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3T Strada Review

5 Sep 2018
Verdict:

It's been this season's most controversial bike, but for us the 3T Strada is revolutionary

Cyclist Rating: 
Price: 
£3,600 frameset only
For 
A super fast bike balanced by the comfort on offer by wide tyres. Innovative, efficient and exciting
Against 
Wider tyres as lower pressure can cause a lag in acceleration

I am not a violent person, but I swear if one more person tells me a 48-tooth chainring is too small, I might well remove said chainring and beat them with it.When I first rode the Strada in a group, I found myself constantly being drawn into the same conversation. It would start with someone saying, ‘Ooh, is that the new 3T?’I would respond in the affirmative, and then they would say, ‘Wow, it looks really cool.’ I would agree that, yes, it does look cool. And then, without fail, would come the comment, ‘Not sure about the 1x drivetrain, though.’The main objection seemed to be that the single chainring wouldn’t be ‘fast enough’. I’m not even sure what this means. After all, the number of teeth on a chainring in no way dictates the speed of a bike, and unless you’re André Greipel I would say you’re unlikely to spin out a 48x11t gear. Trust me, it’s fast enough. But more than that, the continual naysaying of the 1x system is frustrating because there’s so much more to the Strada’s story than just its drivetrain. 

Get out clause 

For starters, there’s the aero story. The 3T Strada certainly looks very aerodynamic, and I’m inclined to believe that it is, given that the man behind its design is Gerard Vroomen. He’s the guy who co-founded Cervélo and has been responsible for some of the bike industry’s most significant wind- cheating designs over the past couple of decades. Vroomen is only just back on the road scene – a non-compete clause prevented him from developing a road bike for a period of two years after leaving Cervélo – but happily he’s already forging new trends as, for my money, the Strada is one of the most exciting bikes I’ve tested in ages. One of Vroomen’s starting points was to ensure the frame had clearance for up to 30mm tyres. That had nothing to do with making the bike suitable for off-road excursions (although I did take the Strada on the occasional gravel path, and it coped just fine). Instead the wider tyres are to offer reduced rolling resistance and improved comfort, and Vroomen had to ensure those tyres were suitably shrouded to improve aerodynamics. And this is where disc brakes and 1x shifting play a vital role. Firstly, with discs the fork crown no longer needs to act as a mounting point for a brake calliper, hence a good chunk of material can be removed to shed weight and drop the front end height such that the front tyre can tuck closer under the down tube, something Vroomen says is key to reducing drag. Ditching the need for a front derailleur means the tube shaping in this area can be made more aerodynamic. Plus, not having a mech means less weight and potentially cleaner airflow. Those are the theories. But do they deliver? 

Tyres that never tire 

Given the chunky nature of the frame, I was expecting a bumpy ride when I first set out on the Strada, but secretly hoped it would be fast enough that I wouldn’t care. And fast it was. So much so that I got over-excited and completely over-paced my usual century ride and blew up like a stick of dynamite. I couldn’t help myself – I was having that much fun. When people asked me what I thought of the Strada I found myself using words like ‘rocketship’ and ‘beast’. It’s undoubtedly the quickest 28mm tyre bike I’ve tested, and those Pirelli P Zero Velo 4S tyres measured closer to 30mm on the super- wide Enve 5.6 SES rims.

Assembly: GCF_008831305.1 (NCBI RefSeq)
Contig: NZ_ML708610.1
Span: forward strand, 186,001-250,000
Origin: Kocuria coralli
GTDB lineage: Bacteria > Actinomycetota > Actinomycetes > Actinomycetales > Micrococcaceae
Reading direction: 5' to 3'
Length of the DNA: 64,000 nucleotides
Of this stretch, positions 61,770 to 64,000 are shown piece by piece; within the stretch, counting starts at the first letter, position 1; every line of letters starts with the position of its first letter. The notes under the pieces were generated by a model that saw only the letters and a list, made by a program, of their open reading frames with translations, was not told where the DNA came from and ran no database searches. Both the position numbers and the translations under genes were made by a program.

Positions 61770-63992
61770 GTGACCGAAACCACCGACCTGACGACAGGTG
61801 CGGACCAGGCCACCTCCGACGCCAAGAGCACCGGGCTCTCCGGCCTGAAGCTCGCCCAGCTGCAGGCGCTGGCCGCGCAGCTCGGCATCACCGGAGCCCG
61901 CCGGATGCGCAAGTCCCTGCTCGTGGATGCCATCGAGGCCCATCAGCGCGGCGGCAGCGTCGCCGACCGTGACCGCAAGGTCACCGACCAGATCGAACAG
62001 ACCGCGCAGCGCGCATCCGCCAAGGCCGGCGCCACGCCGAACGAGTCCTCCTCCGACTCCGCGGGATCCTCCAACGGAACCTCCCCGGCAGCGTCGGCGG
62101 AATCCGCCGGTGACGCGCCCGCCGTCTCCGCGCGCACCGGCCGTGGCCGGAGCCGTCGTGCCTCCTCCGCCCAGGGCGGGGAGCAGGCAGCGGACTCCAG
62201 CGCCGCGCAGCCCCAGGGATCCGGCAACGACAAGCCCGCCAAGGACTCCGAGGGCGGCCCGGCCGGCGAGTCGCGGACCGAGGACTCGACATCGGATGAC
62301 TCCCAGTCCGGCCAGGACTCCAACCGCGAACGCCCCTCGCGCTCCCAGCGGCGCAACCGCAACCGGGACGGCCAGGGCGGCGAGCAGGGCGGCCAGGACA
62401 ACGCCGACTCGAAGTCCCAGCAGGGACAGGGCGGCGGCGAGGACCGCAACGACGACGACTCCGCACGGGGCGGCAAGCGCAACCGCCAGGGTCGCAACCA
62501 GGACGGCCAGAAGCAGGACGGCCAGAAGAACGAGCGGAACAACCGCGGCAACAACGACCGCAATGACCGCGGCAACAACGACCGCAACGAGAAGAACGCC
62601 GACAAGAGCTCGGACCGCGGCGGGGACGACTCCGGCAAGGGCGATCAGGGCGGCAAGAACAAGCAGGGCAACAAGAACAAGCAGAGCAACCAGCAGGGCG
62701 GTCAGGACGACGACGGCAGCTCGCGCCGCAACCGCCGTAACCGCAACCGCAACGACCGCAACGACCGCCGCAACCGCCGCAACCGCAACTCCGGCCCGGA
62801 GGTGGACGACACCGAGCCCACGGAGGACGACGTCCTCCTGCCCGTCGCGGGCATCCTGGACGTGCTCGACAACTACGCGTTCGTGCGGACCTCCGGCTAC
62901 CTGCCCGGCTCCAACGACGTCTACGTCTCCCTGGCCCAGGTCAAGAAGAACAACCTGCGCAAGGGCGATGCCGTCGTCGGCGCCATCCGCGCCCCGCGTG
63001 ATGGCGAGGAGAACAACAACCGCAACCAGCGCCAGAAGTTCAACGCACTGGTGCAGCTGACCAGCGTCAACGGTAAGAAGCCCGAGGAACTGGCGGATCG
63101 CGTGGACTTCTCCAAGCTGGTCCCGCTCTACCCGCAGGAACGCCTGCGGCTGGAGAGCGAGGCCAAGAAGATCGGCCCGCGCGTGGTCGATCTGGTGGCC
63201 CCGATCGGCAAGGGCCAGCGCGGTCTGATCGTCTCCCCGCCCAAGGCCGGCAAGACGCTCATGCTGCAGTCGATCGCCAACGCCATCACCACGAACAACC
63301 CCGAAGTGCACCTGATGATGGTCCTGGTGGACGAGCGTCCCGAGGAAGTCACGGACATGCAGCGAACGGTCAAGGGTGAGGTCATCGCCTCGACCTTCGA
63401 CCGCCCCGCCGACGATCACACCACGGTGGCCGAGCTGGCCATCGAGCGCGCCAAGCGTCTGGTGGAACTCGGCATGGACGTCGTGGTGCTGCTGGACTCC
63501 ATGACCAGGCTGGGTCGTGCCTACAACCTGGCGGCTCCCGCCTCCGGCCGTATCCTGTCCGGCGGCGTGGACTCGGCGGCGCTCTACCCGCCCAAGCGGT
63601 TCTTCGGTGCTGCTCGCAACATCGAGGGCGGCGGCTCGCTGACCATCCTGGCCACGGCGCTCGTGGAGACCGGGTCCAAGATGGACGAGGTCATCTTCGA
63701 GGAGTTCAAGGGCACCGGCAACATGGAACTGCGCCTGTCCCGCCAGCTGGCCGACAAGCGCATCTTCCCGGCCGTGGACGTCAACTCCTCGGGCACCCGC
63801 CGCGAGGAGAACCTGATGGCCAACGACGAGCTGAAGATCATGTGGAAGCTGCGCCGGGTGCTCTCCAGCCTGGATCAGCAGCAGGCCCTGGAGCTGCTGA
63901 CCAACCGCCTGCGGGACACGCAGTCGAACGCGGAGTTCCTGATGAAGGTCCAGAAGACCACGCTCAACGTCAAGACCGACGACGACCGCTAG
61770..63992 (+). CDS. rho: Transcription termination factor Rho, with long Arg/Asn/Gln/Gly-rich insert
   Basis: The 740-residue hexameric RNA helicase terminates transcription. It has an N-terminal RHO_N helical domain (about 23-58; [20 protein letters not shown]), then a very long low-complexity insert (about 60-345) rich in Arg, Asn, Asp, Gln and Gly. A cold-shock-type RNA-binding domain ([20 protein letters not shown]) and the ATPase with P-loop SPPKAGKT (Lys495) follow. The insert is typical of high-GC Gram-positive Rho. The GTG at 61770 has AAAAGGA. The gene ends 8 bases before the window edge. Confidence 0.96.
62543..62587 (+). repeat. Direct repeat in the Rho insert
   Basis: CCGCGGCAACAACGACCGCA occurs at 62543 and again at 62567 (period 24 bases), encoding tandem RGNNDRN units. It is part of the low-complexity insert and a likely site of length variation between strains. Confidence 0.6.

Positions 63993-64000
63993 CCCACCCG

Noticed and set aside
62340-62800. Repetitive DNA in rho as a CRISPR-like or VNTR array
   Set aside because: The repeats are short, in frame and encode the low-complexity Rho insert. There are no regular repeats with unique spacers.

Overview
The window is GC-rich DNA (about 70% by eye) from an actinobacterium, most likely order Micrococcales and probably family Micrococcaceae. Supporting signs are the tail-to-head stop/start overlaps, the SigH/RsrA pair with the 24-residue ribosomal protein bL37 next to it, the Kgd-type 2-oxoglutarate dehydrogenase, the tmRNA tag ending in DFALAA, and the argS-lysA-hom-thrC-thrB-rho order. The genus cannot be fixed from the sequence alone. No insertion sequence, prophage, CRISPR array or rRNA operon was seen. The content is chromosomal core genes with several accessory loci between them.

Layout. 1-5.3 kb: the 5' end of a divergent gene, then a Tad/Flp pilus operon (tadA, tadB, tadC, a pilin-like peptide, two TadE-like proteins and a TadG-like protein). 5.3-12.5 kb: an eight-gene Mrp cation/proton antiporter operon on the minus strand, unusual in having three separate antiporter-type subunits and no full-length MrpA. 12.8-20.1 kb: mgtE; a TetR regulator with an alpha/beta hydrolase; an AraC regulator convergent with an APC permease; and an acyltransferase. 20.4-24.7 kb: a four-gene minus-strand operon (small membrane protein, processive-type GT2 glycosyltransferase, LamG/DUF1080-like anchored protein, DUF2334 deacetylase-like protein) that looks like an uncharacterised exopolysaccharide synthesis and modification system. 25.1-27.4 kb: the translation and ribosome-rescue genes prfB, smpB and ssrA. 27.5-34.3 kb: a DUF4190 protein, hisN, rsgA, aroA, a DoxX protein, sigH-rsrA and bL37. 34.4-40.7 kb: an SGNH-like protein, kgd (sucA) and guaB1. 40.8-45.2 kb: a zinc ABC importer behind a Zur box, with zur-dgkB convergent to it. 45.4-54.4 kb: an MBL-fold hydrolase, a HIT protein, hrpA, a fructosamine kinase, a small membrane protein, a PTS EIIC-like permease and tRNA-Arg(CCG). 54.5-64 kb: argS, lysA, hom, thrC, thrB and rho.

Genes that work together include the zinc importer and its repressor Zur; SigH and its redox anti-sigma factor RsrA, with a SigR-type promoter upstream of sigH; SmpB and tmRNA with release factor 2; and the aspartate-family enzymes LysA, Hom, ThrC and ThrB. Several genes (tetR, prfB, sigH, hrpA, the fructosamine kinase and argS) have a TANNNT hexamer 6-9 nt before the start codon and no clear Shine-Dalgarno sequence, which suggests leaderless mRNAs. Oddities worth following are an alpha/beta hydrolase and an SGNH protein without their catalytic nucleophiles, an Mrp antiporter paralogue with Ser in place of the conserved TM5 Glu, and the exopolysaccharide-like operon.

While I’m on the subject of the tyres, they had a crucial part to play in the enjoyment of the bike. Such voluminous cushions of air dealt superbly with road vibrations, and the Strada was a lot more comfortable as a result. It’s not as comfy as, say, a Cannondale Synapse or Trek Domane, but it is noticably more agreeable than rival aero bikes such as Cervélo’s S5 or Specialized’s Venge ViAS. Not only did the tyres roll well, they offered plenty of bite in the turns, aided by the Strada’s stability, which was another of its standout attributes. I could glance over a shoulder or take a hand off the bars while descending at speed with no sign of the bike being unsettled.The only downside to running such wide tyres at 70psi was during big accelerations, which would initially feel a little subdued by a slight squirming of the rubber, but that hesitancy lasted only a few seconds. 

All the gear 

Now, back to the gearing. I accept that a 1x road drivetrain won’t be everyone’s cup of tea. There are those who will be frightened off by the thought of having only one chainring, but let me allay your fears. I tested with a Dura-Ace Di2 mech (so no clutch, and no, I never dropped a chain) using an 11-30t cassette. I switched between a 46t and a 48t chainring depending on the terrain, but found that the 48t was fine for all but the steepest inclines. And here’s the point: you don’t need your gearing to be perfect in every conceivable situation. That might sound like an odd thing to say when we’re about to enter the age of 24-gear road bikes, but the chances are you won’t be looking to go elbow-to-elbow with Greipel in a sprint, or fighting to stay on Nairo Quintana’s wheel up the Angliru. You just need a wide enough range of gears for the situations you’ll be riding in, and for that I can confidently say there are enough options available in a 1x drivetrain. In truth, a 1x set-up is probably not quite right for the pros, but it’s almost certainly suited to the vast majority of everyday riders. Plus, it’s only going to get better once 3T finally releases its promised 9-33t and 9-32t cassette options. It feels like Vroomen has only been back in the road industry for five minutes and he’s already at it again, creating what I predict to be a game-changing concept with the Strada. His decision to blend an aero road frame with a 1x drivetrain and wide tyres is daring us to think differently about how we ride. And I, for one, am sold. 1536140587282

3T Strada First Look Review

The road bike market is heavily bound by tradition. People are wary of change, and innovation develops at a glacial pace, so it’s refreshing when a bike appears that flouts the accepted norm of how a road bike should look. One such bike is the new 3T Strada.Created by Gerard Vroomen, the co-founder of Cervélo, the Strada is sleek and aggressively aerodynamic, yet it comes with elements more usually seen on ‘all-road’ bikes: wide 28mm tyres, disc brakes and a 1x drivetrain.It’s a peculiar combination, and Vroomen knows it. ‘I’ll admit the Strada has garnered a mixed reception,’ he says. ‘Although if I wanted a normal reception I’d have made a boring bike.’